(For watching live realtime videoprocessed video, I don't recommend a $30 TV tuner card, the power users like to get more expensive cards such as approx-$250 PDI Deluxe card, which is a Conextant 23882-compatible card that actually has a Y-Pr-Pb component input for computers! Supposedly better analog signal-to-noise ratio, better A/D converter electronics, better power filtering.)

      The point is that you don't need assembly language most of the time, but there definitely sure are times that it's exeedingly, absolutely critical.
    • by johnnyb ( 4816 ) <> on Friday June 11, 2004 @11:49PM (#9404707) Homepage
      You need to know the low-level stuff for a few reasons:

      1) You are a programmer, and knowing how the computer functions is your job

      2) Many of the high-level constructs are better understood when you know what it is they are trying to abstract. It will also keep you from doing stupid things like making everything in java a BigNum or whatever that is.

      3) The idea of references and pointers are a lot more fuzzy for programmers who never learned assembly language. The difference between a pointer and a value is harder to grasp.

      4) Debugging is a lot easier when you know assembly language, because you know how the parts fit together. You understand what a calling convention is, you understand how memory mapping works, you understand how the stack works - you just can see the whole picture of how the machine is processing your data.

      There's even some optimizations that you can do still in higher-level languages that you get from knowing assembly language. For example, in C, the first member of a struct is accessed faster because the compiler can just do straight indirect addressing rather than base pointer addressing. It might also convince you to rewrite your loops so they have a better chance of fitting entirely into the instruction cache. But even without these things, knowing assembly language is useful for the four reasons I outlined above. It's also useful for people who are having trouble learning to code, because it forces them to think on a much more exacting, step-by-step, concrete level.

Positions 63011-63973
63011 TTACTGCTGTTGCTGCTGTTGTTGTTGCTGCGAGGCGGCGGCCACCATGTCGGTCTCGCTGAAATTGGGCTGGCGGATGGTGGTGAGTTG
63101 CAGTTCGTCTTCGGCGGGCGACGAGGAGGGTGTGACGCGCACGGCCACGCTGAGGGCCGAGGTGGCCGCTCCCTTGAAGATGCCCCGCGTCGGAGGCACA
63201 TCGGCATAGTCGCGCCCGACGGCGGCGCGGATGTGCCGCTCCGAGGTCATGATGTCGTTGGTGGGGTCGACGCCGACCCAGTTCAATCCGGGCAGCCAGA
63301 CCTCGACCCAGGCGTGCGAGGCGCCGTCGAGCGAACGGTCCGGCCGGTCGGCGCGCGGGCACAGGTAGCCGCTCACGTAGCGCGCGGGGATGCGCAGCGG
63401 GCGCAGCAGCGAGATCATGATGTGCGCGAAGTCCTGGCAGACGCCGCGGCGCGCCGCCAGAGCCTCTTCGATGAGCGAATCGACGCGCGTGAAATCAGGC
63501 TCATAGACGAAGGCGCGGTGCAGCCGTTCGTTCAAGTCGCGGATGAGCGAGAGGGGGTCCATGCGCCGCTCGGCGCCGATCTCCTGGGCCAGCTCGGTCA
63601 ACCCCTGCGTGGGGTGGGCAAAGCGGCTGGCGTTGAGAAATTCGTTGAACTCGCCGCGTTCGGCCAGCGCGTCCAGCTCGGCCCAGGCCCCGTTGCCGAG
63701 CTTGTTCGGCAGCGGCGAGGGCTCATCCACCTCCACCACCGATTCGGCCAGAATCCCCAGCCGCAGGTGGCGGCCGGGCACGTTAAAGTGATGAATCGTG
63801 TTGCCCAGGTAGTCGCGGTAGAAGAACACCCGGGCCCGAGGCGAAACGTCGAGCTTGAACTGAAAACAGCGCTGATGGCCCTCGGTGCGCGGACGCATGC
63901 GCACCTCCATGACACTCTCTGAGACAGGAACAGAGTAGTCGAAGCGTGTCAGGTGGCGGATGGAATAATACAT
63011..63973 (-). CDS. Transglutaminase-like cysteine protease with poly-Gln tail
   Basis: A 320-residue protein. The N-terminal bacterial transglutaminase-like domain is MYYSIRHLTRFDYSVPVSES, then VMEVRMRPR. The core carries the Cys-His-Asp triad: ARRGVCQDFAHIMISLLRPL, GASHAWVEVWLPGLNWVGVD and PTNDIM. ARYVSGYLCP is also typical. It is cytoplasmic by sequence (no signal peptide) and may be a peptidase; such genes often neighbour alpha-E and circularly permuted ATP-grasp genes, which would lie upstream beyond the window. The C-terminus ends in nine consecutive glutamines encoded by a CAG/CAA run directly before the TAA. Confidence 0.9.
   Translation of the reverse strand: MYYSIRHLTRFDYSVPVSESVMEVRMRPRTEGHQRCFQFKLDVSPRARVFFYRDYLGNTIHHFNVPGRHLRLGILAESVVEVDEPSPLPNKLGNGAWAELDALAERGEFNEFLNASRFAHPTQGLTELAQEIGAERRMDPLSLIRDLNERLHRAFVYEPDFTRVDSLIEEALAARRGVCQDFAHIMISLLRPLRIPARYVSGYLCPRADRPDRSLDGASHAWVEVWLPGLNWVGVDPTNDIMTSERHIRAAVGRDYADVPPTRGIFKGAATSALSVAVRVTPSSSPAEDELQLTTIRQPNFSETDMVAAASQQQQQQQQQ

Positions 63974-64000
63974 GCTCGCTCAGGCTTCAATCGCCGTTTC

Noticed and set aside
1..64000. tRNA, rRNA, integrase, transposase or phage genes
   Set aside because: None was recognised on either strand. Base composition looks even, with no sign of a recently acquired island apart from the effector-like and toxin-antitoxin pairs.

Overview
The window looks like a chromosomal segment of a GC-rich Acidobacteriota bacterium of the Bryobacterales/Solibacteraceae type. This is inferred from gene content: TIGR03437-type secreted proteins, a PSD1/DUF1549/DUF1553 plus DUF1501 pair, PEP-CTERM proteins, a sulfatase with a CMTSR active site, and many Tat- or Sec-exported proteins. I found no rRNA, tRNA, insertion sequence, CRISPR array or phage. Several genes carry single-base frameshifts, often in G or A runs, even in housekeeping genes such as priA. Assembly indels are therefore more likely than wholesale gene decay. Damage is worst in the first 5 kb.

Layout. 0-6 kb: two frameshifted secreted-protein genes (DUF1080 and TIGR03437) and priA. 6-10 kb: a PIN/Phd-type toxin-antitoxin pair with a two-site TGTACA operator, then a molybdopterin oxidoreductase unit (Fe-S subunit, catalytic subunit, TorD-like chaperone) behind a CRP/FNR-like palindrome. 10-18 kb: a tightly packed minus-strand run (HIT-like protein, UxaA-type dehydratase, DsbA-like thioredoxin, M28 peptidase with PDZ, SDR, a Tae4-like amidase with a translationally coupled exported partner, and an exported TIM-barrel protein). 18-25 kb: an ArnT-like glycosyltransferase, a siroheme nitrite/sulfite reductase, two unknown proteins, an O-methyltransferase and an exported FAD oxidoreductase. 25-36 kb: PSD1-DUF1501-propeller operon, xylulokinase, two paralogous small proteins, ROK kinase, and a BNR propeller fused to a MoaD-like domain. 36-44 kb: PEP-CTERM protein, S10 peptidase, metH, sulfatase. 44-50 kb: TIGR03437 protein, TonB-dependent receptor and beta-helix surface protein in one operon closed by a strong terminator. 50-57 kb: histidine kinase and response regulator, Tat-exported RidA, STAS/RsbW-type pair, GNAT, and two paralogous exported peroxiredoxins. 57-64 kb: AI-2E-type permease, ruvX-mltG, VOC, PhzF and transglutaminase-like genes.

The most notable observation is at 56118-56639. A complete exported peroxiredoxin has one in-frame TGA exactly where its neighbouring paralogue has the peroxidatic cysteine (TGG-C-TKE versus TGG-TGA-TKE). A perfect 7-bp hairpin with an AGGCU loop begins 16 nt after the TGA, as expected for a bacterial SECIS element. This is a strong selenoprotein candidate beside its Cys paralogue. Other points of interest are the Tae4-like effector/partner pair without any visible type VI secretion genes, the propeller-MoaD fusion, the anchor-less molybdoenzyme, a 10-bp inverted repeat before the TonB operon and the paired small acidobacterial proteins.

• by jimmy page ( 565870 ) < minus city> on Friday June 11, 2004 @09:36PM (#9404062)
    Come on - all that may be great, but what really matters is what gives the most bang(features) for the buck (cheapest)... and in the minds of the average CEO with 10 billion options this is done by outsourcing to the lowest cost provider (India, China, etc..) regardless of code training, language etc..
    • in the minds of the average CEO

      Right. Because after reading that article, I thought, "Boy, if *I* was a CEO, this is how my guys would program everything." Actually, he says in there that writing everything in Assembly is not for every project.

      So what's great about it is that if someone is looking to make a step to become a better programmer, this would be a good direction to check out so that you truly understand your code. If you are happy being a VB code jockey (or any code jockey for that matter) then

  • by dinodrac ( 247713 ) <{jrollyson} {at} {}> on Friday June 11, 2004 @09:39PM (#9404073) Homepage
    Unfortunatly, I doubt that we are going to see many people switching to assembly language, but we can hope. I'd love to see a return to applications that were under 100K

    Misuse of high level languages such as visual basic, as well as off the shelf components for everything, has led to a level of code bloat in todays applications that is inexcusable.

    (note: off the shelf components and high level languages aren't inherently bad, just not always suitable for commercial applications.)

    Also, given that modern optimizing C compilers can often optimize better than humans, it may make sense to embed critical sections of assembly into C code, and let the compiler optimize the rest...

    Also, whatever happened to profiling? Has this become a lost art among developers? Time your code. See where it bogs down. Find the fat. Cut it out. Please.

    This post brought to you by Save the CPU Cycles!
    • by Jeffrey Baker ( 6191 ) on Friday June 11, 2004 @09:44PM (#9404108)
      Fuck, I'd settle for viruses smaller than 400K! Of all things, you'd expect a virus to be lean and mean, but I guess the latest crops were made with Visual Virus .NET or something to that effect.